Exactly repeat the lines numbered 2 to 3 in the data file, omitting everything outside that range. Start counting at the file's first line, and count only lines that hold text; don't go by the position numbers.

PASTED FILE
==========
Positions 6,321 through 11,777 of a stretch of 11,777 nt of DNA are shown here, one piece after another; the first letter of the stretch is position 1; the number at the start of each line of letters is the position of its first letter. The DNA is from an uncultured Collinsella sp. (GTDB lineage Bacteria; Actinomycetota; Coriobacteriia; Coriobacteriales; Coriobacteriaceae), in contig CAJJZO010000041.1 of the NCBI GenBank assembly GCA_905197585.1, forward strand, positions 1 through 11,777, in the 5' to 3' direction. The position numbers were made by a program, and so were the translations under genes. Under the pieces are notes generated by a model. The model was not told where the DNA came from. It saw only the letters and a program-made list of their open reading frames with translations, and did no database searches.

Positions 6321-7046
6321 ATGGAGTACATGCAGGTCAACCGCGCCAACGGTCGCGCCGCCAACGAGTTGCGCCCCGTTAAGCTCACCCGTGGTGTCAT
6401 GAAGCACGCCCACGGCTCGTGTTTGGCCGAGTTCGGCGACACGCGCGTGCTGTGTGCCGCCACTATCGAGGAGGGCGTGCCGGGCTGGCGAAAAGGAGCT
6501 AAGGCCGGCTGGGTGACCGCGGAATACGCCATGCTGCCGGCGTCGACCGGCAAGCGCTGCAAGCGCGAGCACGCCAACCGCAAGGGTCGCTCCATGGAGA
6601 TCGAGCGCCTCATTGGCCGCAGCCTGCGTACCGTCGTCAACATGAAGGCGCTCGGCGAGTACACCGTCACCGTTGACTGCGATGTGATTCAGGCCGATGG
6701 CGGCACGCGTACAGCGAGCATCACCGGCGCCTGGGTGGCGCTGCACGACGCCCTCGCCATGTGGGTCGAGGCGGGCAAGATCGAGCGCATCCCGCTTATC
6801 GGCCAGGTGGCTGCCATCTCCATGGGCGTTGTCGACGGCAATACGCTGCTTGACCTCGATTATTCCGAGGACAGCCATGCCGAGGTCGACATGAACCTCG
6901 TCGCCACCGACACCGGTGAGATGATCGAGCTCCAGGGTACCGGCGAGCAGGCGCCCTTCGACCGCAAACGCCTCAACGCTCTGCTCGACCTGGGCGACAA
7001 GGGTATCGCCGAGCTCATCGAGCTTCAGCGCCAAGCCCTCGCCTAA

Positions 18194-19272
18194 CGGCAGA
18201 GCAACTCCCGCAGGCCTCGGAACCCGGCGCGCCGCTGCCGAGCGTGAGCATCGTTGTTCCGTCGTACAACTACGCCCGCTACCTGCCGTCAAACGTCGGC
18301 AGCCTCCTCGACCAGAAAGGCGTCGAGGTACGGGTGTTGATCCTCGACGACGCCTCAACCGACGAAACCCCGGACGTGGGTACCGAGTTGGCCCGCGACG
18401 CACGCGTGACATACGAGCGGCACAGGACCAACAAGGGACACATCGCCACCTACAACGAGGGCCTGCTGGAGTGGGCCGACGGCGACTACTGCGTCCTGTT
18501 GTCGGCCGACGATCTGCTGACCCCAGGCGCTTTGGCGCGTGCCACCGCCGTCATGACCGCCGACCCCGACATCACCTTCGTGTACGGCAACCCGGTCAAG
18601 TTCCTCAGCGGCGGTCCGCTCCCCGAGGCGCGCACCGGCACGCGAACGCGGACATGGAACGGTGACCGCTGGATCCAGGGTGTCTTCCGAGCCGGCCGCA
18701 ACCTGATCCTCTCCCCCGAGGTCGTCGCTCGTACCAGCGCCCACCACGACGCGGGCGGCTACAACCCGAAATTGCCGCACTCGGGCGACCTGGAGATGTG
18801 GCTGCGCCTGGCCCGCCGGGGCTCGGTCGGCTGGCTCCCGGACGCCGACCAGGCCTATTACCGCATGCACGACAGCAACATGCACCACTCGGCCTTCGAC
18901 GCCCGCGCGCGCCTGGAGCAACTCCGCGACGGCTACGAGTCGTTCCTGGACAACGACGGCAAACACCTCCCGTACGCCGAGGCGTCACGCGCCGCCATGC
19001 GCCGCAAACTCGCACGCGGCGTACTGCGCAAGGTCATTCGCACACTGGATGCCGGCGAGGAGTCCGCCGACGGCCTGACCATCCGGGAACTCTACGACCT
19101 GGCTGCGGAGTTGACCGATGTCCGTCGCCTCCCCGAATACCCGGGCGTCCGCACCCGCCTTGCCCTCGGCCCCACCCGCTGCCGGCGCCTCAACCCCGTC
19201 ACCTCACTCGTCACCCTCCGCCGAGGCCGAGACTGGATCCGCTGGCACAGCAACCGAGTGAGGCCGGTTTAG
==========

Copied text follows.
Positions 6321-7046
6321 ATGGAGTACATGCAGGTCAACCGCGCCAACGGTCGCGCCGCCAACGAGTTGCGCCCCGTTAAGCTCACCCGTGGTGTCAT